Douglas hemp production grinds to a halt

A tractor works on a hemp field at Hungry Mother Organics in 2019 when there were 10 hemp growers certified in Douglas County. This year there were zero.

A tractor works on a hemp field at Hungry Mother Organics in 2019 when there were 10 hemp growers certified in Douglas County. This year there were zero.

Carson Valley may be Nevada’s garden spot, but one agricultural initiative that seemed like it was exploding just four years ago has all but disappeared.

In 2019, Douglas County was home to 10 certified hemp growers, but as of Sept. 21, there are precisely zero.

That happened to be the date Nevada Cooperative Extension conducted a virtual open meeting on the Nevada Regional Hemp Project.

Pioneer Douglas grower Mark O’Farrell said he felt that the state was placing limits that discouraged people from the field.

O’Farrell had a certification for Sierra Nevada Hemp Co. over the past four years.

“I don’t see any light at the end of the tunnel,” he told the gathering that included presenters from the state and university. “Something has to give if we’re going to convince anyone to go back into hemp. I opted out this year because the industry is so abysmal.”

Growing hemp became legal in Nevada in 2016. That was the same year a grower purchased property along the Carson River to set up shop.

In 2019, Nevada was enjoying a hemp boom, with 4,917 acres planted and 213 growers.

That number dropped to 1,625 acres in 2020 and plummeted to only 13.53 acres planted in 2022 with only 26 certified growers statewide as of last month..

O’Farrell said that a combination of heavy regulation and an inability to advertise hemp online is weighing the industry down.

“(Regulators) have taken the approach that they can’t stop you from making hemp, but they’ll do everything we can to make it difficult. Under the regulatory environment, you’re treated like a criminal.”

He said advertising on social media is very nearly impossible.

“Even after we jump through all the hoops and when we finally posted our first product, we were flagged. There are hundreds of hemp products advertised that are a scam.”

Hemp growers are subject to testing to determine that their product is below the .36 percent THC maximum.

O’Farrell pointed out that if a crop tests above the limit, destruction is the only option, which means the loss of an entire growing season.

Western States Hemp co-founder Adrienne Snow of Fallon said Google didn’t allow advertising of CBD or hemp products until this year, though only for topical products, not gummies.

She said she posted a photo that got her banned from using her account to boost posts of any kind.

Andrey Blondfield of the Nevada Department of Agriculture said the state takes random clippings to test to create a composite sample from the results.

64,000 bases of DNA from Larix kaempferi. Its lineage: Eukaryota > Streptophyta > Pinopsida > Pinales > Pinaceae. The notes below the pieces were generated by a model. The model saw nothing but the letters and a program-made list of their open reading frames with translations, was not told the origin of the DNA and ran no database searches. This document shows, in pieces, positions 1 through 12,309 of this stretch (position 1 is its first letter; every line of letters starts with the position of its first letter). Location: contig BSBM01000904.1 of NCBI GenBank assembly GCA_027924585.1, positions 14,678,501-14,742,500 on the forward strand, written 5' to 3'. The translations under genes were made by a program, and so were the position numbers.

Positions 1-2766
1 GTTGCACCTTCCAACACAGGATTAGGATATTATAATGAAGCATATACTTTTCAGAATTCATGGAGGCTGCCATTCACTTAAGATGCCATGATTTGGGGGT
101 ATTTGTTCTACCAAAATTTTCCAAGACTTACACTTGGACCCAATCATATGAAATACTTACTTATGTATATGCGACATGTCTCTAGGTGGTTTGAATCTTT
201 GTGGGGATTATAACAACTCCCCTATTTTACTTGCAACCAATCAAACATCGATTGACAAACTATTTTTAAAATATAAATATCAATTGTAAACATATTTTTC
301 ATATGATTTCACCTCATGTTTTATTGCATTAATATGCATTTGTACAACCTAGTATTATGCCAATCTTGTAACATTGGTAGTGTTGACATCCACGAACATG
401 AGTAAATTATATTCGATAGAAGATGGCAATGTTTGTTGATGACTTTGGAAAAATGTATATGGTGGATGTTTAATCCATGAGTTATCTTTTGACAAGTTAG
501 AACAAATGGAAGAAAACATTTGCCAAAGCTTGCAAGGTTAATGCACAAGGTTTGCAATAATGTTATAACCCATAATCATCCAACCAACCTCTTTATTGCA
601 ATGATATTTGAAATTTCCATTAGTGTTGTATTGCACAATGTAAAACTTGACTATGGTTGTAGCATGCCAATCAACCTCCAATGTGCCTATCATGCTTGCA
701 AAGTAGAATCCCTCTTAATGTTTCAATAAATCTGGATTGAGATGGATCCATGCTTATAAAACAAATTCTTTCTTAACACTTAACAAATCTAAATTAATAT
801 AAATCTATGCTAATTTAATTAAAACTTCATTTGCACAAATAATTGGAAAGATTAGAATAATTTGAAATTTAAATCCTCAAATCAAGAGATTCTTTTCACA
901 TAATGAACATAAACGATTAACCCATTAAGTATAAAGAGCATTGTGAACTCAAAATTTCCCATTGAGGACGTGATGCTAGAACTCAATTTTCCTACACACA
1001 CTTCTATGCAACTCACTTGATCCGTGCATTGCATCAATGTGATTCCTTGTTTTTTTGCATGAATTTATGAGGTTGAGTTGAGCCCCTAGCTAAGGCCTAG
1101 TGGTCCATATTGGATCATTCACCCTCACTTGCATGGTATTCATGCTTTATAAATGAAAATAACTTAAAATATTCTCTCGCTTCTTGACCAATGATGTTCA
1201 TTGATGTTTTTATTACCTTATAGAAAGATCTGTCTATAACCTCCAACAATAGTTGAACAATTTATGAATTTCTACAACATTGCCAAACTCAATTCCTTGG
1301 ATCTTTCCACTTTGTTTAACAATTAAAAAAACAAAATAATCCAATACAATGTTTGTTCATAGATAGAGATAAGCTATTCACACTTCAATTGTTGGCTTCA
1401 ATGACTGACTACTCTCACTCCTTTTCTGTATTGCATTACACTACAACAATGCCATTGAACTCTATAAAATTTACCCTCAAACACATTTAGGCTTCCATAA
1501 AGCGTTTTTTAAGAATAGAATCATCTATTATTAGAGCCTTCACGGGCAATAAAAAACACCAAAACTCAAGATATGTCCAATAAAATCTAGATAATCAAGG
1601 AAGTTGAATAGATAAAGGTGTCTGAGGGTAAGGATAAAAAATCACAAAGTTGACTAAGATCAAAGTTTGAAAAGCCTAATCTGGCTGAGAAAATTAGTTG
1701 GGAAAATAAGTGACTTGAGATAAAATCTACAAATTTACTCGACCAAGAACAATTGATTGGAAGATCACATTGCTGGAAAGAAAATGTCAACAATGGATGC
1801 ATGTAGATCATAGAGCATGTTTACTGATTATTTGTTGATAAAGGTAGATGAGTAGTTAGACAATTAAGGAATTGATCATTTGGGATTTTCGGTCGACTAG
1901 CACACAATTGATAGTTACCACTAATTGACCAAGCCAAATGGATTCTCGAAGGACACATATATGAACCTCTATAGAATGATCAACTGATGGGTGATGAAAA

Growers can request a retest, but if that fails, too the crop has to be destroyed.

Research and planning for the hemp industry is underway by the University of Nevada, Reno’s College of Agriculture, Biotechnology & Natural Resources.

Nevada and other Western states are working with the U.S. Department of Agriculture.

Western States Hemp farm in Fallon has been part of the Hemp Route 97 project for two years. The goal of the project is to study the “feasibility of establishing sustainable supply chains for bio-based manufacturing to help hemp reach its potential in the rural Western U.S. economic landscape.”

A cooperative program with the University, the Nevada Regional Hemp Project solely includes Western States Hemp at the moment, but it will include other hemp industry members as it continues, said Western States Hemp co-founder Joe Frey.

“We want to bring people with an interest in the hemp industry together and focus mainly on what producers are successfully doing and also what challenges they are trying to meet,” Frey said.

Frey said that hemp is viable as a rotational crop for Northern Nevada producers.

“It helps build soil health when grown properly,” he said. “The limitation right now is that there isn’t a strong market to sell hemp products in the state. So, that is just one of the discussions we’ll have, trying to find out where and how we can develop outlets for hemp.”

Mineral County Extension Educator Staci Emm said that growers focusing on producing CBD don’t need a lot of land and space.

“If you’re looking at industrial hemp production, that’s a whole other ballgame,” she said. “If you’re looking at hemp production, you’d better be part of a coalition that’s growing hemp. We need to develop that stakeholder base.”

Reinvigorating Northern Nevada’s hemp industry is going to require answering a lot of questions, according to University of Nevada, Reno Extension Hemp Crop Specialist Catelyn Bridges.

“We just want to make sure that our researchers are asking questions that are actually applicable to people who are working with hemp,” Bridges said. “We want to be ready with documentation for them about what works best in certain environments.”


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